Texas officials contend that they’re getting much less federal money than they should for maintaining roadways where free-trade-related truck traffic is blamed for burgeoning accident rates and severe crowding.

According to Associated Press reports, some officials criticize ineffective county and state officials for Texas’ unequal share of highway funding, while others blame political favoritism benefiting Arkansas, California and New York.
Three years ago, Congress acted to distribute federal highway dollars more fairly to states. But in the latest round of funding for the National Corridor Planning and Development and the Coordinated Border Infrastructure programs announced Nov. 3, Texas received just 6.5 percent of the funds announced by the Federal Highway Administration last week.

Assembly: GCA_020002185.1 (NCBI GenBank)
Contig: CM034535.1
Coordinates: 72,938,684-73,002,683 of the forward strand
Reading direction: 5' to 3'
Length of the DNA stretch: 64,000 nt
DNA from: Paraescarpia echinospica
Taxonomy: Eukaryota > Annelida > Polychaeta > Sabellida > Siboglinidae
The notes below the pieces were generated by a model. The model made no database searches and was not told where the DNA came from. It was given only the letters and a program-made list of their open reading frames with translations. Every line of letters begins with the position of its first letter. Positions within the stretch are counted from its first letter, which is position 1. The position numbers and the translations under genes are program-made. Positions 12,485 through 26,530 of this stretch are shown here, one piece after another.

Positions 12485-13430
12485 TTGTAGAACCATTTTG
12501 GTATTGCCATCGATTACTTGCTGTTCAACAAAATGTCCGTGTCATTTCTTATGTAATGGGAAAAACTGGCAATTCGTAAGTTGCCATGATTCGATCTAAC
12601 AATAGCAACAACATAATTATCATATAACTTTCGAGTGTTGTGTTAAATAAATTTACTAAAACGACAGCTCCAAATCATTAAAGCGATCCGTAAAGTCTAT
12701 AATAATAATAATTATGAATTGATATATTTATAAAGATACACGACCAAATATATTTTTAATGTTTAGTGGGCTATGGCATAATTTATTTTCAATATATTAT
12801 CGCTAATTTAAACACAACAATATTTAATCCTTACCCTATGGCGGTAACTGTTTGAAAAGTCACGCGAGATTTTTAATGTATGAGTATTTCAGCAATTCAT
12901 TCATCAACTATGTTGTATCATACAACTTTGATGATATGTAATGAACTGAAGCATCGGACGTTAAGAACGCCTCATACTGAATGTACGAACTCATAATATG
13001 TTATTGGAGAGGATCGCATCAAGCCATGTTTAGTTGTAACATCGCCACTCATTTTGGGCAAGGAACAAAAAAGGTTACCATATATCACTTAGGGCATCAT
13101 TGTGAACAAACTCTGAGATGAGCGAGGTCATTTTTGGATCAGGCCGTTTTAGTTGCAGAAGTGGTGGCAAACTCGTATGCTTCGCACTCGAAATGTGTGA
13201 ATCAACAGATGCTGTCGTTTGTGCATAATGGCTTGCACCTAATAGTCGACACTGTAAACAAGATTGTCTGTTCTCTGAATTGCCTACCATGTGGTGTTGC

Almost half of the money was set aside for studies on proposed Interstate 69, which is to run from the U.S.-Canadian border to Laredo and the Rio Grande Valley.
Texas' 6.5 percent share of the money comes despite the fact that Texas bears 79 percent of the trade traffic from Mexico.
State legislators say they will consider dipping into Texas’ surplus, using money earmarked for toll roads, returning appropriated money to the state's highway funds and issuing bonds to pay for future roads, AP said.
“We will reinvent the way we fund highway projects,” Republican state Sen. Florence Shapiro told the Fort Worth Star-Telegram. “It is unacceptable that I-35 between Dallas and Austin is the most dangerous interstate in the nation.”
Miffed state officials say since traffic from Mexico has increased, state highways have undergone a lot of wear and tear, especially along I-35 which runs from Laredo, along the Texas-Mexico border, through Dallas and Fort Worth and then up to Duluth, Minn.